Mr. Dunham belongs to the Milford Post, G.A.R., and is identified with the Masonic order, Royal Arch, at Northville. In Blue Lodge he was Senior Deacon and also Senior Warden. He has always taken an interest in politics and affiliates with the Republican party. He is Justice of the Peace and has been Treasurer of Novi Township.
During the Civil War Mr. Dunham enlisted as a private, September 11, 1862, in Company H, Sixth Michigan Cavalry. He passed through the different grades of promotion to Orderly Sergeant. The regiment was first sent to Washington, D. C., where the boys did camp duty and were drilled. In the spring of 1863 it was brigaded as one of the Michigan Brigade under Gen. Custer and entered upon the Gettysburg campaign. They had some skirmishing with Mosby's men and took part in the battle of Gettysburg. They then followed Lee's army in its retreat and had a severe battle at Falling Waters. They continued to follow across the Potomac River and took part in all the fighting and hardships through which this celebrated brigade passed.
Our brave soldier did his full share in all this period of severe conflict. In 1864 he was ill for quite a while but remained with his regiment most of the time. He took part in the raid of Gen. Kilpatrick. After this the regiment was transferred to the Middle Department and served under Gen. Sheridan all through the Shenandoah Valley, taking part in all the engagements of that campaign. In the spring of 1865 they joined the main army under Gen. U. S. Grant until after Gen.Lee's surrender at Appomattax Court House. They then started after Gen. Joseph E. Johnston and were present at the surrender in North Carolina, but returned to Washington, D. C., in time to take part in the Grand Review. They were ordered West to Ft. Leavenworth, whence they traveled on horseback to Ft. Kearney, then to Ft. Laramie, then on into Wyoming, where they built a fort on Powder River. They returned again to Ft. Leavenworth and received their discharge November 24, 1865, after a service of thirty-eight and one-half months.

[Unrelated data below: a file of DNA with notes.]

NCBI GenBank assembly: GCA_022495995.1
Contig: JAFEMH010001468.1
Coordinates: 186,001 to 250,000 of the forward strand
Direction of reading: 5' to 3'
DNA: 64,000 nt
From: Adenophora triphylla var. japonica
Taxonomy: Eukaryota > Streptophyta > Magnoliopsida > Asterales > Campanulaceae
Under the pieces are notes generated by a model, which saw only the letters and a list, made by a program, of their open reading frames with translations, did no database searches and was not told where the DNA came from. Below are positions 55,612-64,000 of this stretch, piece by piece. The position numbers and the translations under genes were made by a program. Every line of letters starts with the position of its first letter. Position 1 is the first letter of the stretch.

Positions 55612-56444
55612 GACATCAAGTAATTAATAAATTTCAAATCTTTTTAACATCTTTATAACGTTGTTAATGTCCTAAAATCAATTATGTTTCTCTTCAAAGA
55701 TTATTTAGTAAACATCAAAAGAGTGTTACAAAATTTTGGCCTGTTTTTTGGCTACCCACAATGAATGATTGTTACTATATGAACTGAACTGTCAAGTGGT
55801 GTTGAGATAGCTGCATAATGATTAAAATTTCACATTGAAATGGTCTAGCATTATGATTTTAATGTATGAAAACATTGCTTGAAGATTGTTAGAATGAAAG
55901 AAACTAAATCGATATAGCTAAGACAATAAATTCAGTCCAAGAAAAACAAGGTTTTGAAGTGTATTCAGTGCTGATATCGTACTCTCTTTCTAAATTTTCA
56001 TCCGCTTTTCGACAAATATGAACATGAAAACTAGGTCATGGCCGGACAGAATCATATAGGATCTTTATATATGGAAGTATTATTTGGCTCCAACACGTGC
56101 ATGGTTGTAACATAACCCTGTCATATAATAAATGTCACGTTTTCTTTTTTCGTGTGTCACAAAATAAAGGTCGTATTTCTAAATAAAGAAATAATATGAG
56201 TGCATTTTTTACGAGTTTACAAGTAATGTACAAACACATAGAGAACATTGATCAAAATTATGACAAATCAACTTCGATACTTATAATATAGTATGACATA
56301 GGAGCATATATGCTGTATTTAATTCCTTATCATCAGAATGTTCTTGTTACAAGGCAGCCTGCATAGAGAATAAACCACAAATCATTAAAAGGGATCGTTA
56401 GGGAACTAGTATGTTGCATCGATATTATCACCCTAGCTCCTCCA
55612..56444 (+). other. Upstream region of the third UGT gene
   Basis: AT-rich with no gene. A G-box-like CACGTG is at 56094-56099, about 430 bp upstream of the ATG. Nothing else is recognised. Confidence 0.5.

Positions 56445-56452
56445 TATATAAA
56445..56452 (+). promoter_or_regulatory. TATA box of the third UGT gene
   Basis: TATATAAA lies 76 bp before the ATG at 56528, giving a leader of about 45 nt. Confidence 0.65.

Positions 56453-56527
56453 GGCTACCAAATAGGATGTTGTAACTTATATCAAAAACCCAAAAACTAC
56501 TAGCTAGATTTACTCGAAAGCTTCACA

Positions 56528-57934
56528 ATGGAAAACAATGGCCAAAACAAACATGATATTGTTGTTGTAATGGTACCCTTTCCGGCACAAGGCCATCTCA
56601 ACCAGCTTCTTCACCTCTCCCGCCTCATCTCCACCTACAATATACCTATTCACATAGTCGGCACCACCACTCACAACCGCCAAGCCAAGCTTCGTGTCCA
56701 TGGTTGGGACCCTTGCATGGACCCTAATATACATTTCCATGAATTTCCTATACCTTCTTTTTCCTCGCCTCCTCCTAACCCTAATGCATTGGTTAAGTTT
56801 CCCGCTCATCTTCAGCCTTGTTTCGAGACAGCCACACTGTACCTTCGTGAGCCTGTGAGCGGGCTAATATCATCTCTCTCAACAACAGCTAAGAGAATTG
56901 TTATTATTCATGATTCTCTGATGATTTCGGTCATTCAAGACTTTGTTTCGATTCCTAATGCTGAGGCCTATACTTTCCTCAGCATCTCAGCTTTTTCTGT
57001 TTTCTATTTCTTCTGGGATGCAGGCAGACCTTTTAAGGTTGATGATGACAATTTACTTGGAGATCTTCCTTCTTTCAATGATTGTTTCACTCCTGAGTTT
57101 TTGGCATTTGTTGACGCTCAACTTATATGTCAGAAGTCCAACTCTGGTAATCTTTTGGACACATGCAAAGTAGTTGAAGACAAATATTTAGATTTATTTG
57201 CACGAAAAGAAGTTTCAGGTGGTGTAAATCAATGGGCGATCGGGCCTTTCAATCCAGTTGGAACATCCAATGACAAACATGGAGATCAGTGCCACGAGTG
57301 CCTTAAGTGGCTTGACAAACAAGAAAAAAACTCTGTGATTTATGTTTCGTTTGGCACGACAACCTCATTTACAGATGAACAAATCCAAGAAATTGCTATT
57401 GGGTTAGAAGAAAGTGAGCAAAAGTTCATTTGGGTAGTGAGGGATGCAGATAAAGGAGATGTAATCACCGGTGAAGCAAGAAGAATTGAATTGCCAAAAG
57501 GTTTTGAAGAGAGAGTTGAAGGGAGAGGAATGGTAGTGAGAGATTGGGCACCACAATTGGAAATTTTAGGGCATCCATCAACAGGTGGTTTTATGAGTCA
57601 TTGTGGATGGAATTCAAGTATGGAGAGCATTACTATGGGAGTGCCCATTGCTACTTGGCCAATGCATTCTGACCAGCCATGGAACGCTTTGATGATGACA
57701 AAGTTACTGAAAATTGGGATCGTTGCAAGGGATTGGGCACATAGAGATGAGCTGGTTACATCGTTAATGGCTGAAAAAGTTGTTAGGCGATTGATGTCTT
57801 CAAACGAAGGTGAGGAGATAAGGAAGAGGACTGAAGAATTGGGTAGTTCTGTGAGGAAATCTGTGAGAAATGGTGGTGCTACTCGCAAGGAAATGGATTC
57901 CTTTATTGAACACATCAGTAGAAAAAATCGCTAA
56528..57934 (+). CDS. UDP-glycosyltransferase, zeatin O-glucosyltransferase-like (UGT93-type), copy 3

This brave soldier now returned to his home where a hearty welcome awaited him, for during his term of service his brave wife had endured her share of hardships and privations and had suffered for her country as surely as he had. During the first year she and her five little ones made their home at her father's house. In one day two of her children were snatched from her arms by that dread scourge, diphtheria. She removed to her farm in Kent County and remained there over two years, managing the whole business and working out of doors with her young boys until the return of her soldier husband. He received no serious wounds but had several slight wounds and scratches and on one occasion his horse was shot from under him. They have a nice farm and a comfortable home and seem to enjoy the comforts of life all the better for the hardships through which they have passed.